Determine the following three criteria concerning the diagnosis of a spontaneous pneumothorax. Use an inspiratory CXR (PA, or lateral, if PA is normal and suspicion high). Expiratory CXRs are not recommended:
- Chronic lung disease? (CLD): cystic, fibrotic, bullous or emphysematous lung disease. Patient will be admitted overnight irrespective of treatment.
- Degree of breathlessness? (dyspnoea): ‘Significant means any deterioration in usual exercise tolerance.
- Degree of collapse? (small or large):
- Small: visible rim < 2 cm at level of hilum.
- Large: visible rim ≥ 2 cm (equates to approximately 50% collapse).
This is dictated by absence of CLD (primary pneumothorax) or presence of CLD (secondary pneumothorax); extent of pneumothorax on CXR (large or small); and degree of patient’s breathlessness (dyspnoea) ie. significant or not:
- Non-interventional management:
- Patients without CLD, with no significant dyspnoea and with a small pneumothorax do NOT mandate any treatment at all.
- Aspiration may however be preferred by some to hasten resolution.
- Simple aspiration under LA with 14-16 G cannula, until resistance is felt, patient coughs excessively or over 2.5 litres withdrawn:
- Perform this for a small pneumothorax with significant dyspnoea, in the absence of CLD, or for the majority of large pneumothoraces.
- May be attempted in CLD for a small pneumothorax if under age 50 and minimally dyspnoeic. However, must then admit for 24 hours observation and high-flow oxygen.
- Repeat CXR after aspiration and 6 hours later. If aspiration successful with resolution or only small residual air rim, no evidence continuing air leak and not dyspnoeic, discharge and arrange follow up.
- Aspiration may be repeated if patient is still breathless and less than 2.5 L was aspirated and catheter was blocked or kinked, but ICC insertion is more likely to be needed for this ‘aspiration failure’.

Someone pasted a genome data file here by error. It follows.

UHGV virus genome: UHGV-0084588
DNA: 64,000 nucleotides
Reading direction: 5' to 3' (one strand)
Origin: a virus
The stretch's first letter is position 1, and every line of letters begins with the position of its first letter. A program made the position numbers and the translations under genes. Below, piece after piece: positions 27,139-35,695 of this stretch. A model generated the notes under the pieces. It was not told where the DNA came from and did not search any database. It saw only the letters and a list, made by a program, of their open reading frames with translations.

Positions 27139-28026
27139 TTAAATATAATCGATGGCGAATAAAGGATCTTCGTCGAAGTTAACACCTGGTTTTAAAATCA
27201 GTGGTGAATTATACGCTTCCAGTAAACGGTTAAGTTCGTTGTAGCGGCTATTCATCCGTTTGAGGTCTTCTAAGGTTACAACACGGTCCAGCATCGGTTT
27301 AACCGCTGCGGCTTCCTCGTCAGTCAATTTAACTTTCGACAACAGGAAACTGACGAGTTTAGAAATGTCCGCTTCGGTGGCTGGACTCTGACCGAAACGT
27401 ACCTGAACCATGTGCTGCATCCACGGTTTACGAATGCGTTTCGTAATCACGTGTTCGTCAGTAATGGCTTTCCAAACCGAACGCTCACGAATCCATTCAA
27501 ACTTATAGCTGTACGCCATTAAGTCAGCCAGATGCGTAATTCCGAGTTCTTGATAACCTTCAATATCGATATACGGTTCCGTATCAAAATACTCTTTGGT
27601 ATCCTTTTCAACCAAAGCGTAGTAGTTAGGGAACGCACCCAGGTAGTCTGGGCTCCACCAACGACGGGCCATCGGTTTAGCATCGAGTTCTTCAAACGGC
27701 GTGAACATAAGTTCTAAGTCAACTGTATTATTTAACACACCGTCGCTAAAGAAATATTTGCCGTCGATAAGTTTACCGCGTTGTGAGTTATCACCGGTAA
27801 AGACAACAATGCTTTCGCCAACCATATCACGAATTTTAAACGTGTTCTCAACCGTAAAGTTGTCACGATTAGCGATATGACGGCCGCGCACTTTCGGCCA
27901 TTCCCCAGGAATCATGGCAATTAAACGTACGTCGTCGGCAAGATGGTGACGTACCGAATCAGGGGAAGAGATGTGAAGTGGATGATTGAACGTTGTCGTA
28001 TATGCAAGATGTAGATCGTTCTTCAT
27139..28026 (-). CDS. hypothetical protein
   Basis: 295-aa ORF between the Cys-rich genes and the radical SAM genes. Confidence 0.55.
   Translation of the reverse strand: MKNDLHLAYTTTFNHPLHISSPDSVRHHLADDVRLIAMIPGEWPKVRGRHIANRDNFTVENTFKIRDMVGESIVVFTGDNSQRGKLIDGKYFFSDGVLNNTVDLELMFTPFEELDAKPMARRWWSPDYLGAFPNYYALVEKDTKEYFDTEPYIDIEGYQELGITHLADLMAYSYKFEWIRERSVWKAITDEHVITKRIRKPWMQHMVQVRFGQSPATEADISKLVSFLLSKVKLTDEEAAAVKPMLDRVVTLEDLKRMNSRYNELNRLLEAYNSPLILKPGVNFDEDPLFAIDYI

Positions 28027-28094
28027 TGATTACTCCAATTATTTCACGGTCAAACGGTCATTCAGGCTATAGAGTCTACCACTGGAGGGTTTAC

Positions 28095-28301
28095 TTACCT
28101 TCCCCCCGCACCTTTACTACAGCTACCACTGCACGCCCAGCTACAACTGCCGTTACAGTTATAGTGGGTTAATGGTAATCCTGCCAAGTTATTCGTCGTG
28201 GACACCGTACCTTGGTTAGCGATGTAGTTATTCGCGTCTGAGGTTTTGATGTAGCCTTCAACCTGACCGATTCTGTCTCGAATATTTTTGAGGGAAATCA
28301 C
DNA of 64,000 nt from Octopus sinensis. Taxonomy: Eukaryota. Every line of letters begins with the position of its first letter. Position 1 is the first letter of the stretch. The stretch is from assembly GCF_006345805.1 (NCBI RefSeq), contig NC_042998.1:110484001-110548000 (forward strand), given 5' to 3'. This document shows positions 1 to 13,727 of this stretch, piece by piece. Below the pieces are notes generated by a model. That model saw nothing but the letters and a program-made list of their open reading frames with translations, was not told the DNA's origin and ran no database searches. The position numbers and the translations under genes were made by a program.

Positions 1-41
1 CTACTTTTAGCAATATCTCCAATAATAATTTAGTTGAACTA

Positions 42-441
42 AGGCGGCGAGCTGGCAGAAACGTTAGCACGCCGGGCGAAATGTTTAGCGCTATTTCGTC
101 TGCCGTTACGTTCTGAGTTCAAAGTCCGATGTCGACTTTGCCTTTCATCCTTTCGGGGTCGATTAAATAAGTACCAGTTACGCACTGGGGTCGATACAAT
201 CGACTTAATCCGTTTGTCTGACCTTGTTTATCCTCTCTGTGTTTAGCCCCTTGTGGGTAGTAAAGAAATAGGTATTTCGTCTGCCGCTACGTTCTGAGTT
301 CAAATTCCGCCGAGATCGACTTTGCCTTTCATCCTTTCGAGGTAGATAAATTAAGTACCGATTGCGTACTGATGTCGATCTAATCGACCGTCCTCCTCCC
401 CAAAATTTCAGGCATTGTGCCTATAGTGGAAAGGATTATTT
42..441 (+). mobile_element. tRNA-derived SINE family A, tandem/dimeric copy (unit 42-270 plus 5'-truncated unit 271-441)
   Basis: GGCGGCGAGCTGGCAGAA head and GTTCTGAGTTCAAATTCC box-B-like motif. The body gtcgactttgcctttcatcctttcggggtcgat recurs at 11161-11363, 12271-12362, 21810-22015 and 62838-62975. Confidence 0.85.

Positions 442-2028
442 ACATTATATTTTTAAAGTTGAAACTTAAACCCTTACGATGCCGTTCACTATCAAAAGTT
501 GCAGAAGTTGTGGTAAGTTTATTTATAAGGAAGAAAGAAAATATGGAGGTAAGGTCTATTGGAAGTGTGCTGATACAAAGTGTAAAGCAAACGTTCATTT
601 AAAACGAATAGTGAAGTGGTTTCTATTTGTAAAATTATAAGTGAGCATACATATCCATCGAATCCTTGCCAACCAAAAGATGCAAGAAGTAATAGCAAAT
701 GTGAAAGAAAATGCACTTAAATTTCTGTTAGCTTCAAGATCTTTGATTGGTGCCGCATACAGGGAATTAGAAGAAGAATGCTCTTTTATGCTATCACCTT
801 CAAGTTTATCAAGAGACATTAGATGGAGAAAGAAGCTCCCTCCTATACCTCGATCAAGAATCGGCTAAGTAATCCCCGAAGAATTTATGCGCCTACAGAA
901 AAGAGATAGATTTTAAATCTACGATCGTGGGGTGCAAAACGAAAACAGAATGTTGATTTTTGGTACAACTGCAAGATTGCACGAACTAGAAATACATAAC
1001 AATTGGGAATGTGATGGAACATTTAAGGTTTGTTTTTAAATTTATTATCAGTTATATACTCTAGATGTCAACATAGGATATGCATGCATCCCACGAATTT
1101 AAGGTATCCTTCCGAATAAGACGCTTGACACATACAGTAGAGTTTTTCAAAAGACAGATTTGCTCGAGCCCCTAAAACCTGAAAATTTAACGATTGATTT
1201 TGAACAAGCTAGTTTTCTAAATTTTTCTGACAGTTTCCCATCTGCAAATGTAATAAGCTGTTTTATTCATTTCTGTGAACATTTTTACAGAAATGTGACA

- Aspiration overall is safe and effective for the management of a primary spontaneous pneumothorax, with fewer hospital admissions and, if admitted, a shorter length of stay + appears less painful / less need for analgesia.
- However, small bore chest tube insertion (< 14 F) is now possible and popular using Seldinger technique – see ICC below.
Zehtabchi S, Rios C. Management of emergency department patients with primary spontaneous pneumothorax: needle aspiration or tube thoracostomy? Ann Emerg Med 2008;51:91-100. [Reference]
- Intercostal catheter (ICC) 10 – 14F, using Seldinger technique; or blunt dissection having withdrawn / discarded trocar first. Note if need to replace a smaller ICC, can use a larger 20 -24 F. Small-bore ICC is indicated for:
- Following failed aspiration if patient remains breathless, or if pneumothorax relapses.
- CLD patients with small pneumothorax with dyspnoea or if over 50 yrs, and all large pneumothoraces with CLD.
- Bilateral pneumothorax.
- Remove ICC if stopped bubbling and CXR re-expanded.
- If continues to bubble or pneumothorax fails to re-expand by 48 hrs, consider high-volume low pressure suction system (or look for a kinked tube), and consult respiratory physician.
- Never clamp a bubbling chest tube.
- Indications for surgical advice include second ipsilateral pneumothorax, first contralateral pneumothorax, bilateral synchronous, persistent air leak / failure to expand, spontaneous haemothorax, pregnancy, at-risk profession (pilot / diver).
- Follow up when discharged:
- All patients should be reviewed within 7-10 days by a respiratory physician. Risk of recurrence of spontaneous pneumothorax is up to 54% at 4 years, particularly in smokers, taller patients and age > 60 yr.
- Instruct patient to immediately re-attend Emergency if develops significant dyspnoea or increasing pain.
- Advise those allowed home to stop smoking, avoid extreme exertion, to return if become dyspnoeic, not to fly until at least 1 week after the CXR has returned to normal, and to never SCUBA dive (unless have had bilateral pleurectomies).
Treasure T. Minimal access surgery for pneumothorax. Lancet 2007;370:294-5. [Reference]